Paul Manafort on Tuesday will become the first of President Donald Trump’s former aides to go on trial, accused of bank and tax fraud by federal investigators probing Russian meddling in the 2016 U.S. presidential election.
Despite a focus on financial crimes, the trial could yield politically damaging headlines about a man who ran Trump’s campaign for three months and attended a June 2016 meeting with Russians offering damaging information about Trump’s Democratic rival Hillary Clinton that is now a focal point of Special Counsel Robert Mueller’s 14-month-old probe.
“My guess is you will see O.J.-type frenzy at this court event,” said Michael Caputo, a former Trump aide and longtime Manafort associate, referring to the 1995 O.J. Simpson murder case. “I really hope the president continues to watch and make public comments about this case.”
Woman allegedly involved in Central Park scandal placed on leave from job: ‘We do not condone racism’
Video circulated on social media on Memorial Day of a woman in Central Park claiming she was calling 911 to falsely claim an "African-American man" was threatening her life.
It reportedly started after he filmed her walking her dog without a leash.
Internet sleuths worked to identify the woman. During the day on Monday, rumors of her identity spread online.
Scientists fight online coronavirus misinformation war
With cat photos and sometimes scathing irony, Mathieu Rebeaud, a Swiss-based researcher in biochemistry, has nearly tripled his Twitter following since the coronavirus pandemic began.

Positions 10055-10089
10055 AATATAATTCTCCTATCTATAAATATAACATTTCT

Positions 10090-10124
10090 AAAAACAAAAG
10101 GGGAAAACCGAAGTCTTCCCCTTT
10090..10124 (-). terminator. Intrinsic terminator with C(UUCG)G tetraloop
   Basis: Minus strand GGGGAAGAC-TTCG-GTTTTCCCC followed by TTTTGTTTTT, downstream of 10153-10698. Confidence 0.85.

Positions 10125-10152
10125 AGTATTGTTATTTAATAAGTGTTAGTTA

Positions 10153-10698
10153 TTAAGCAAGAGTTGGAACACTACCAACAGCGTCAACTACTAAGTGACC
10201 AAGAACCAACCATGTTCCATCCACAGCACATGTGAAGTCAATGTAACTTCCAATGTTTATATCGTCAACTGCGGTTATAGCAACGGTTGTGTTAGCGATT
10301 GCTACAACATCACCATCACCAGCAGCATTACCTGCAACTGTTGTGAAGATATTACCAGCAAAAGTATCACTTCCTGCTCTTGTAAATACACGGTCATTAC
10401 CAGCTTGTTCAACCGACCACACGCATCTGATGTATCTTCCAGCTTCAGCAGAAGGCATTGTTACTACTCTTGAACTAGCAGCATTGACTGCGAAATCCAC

With 14,000 followers, he posts almost daily, giving explanations on the latest scientific research and, in particular, aims to fight misinformation that spreads as fast as the virus itself.
He is among a growing number of doctors, academics and institutions who in recent weeks have adapted and amplified their scientific messaging in hopes of countering what has been termed an infodemic -- a deluge of information, including widespread false claims, which experts say can pose a serious threat to public health.
Ted Cruz doesn’t want people shamed with body bags for going to beach: ‘Please stop the hate’
In early May, Florida attorney Daniel Uhlfelder made news by dressing up as the Grim Reaper in an attempt to scare people from crowding beaches during the COVID-19 pandemic.
Days later, he escalated by laying out body bags on the steps of the Florida capitol building in Tallahassee.
He escalated further on Saturday by announcing he would be handing out body bags to Florida beachgoers and started a fundraiser with the funds going to two progressive Political Action Committees.
The effort caught the eye of Sen. Ted Cruz (R-TX).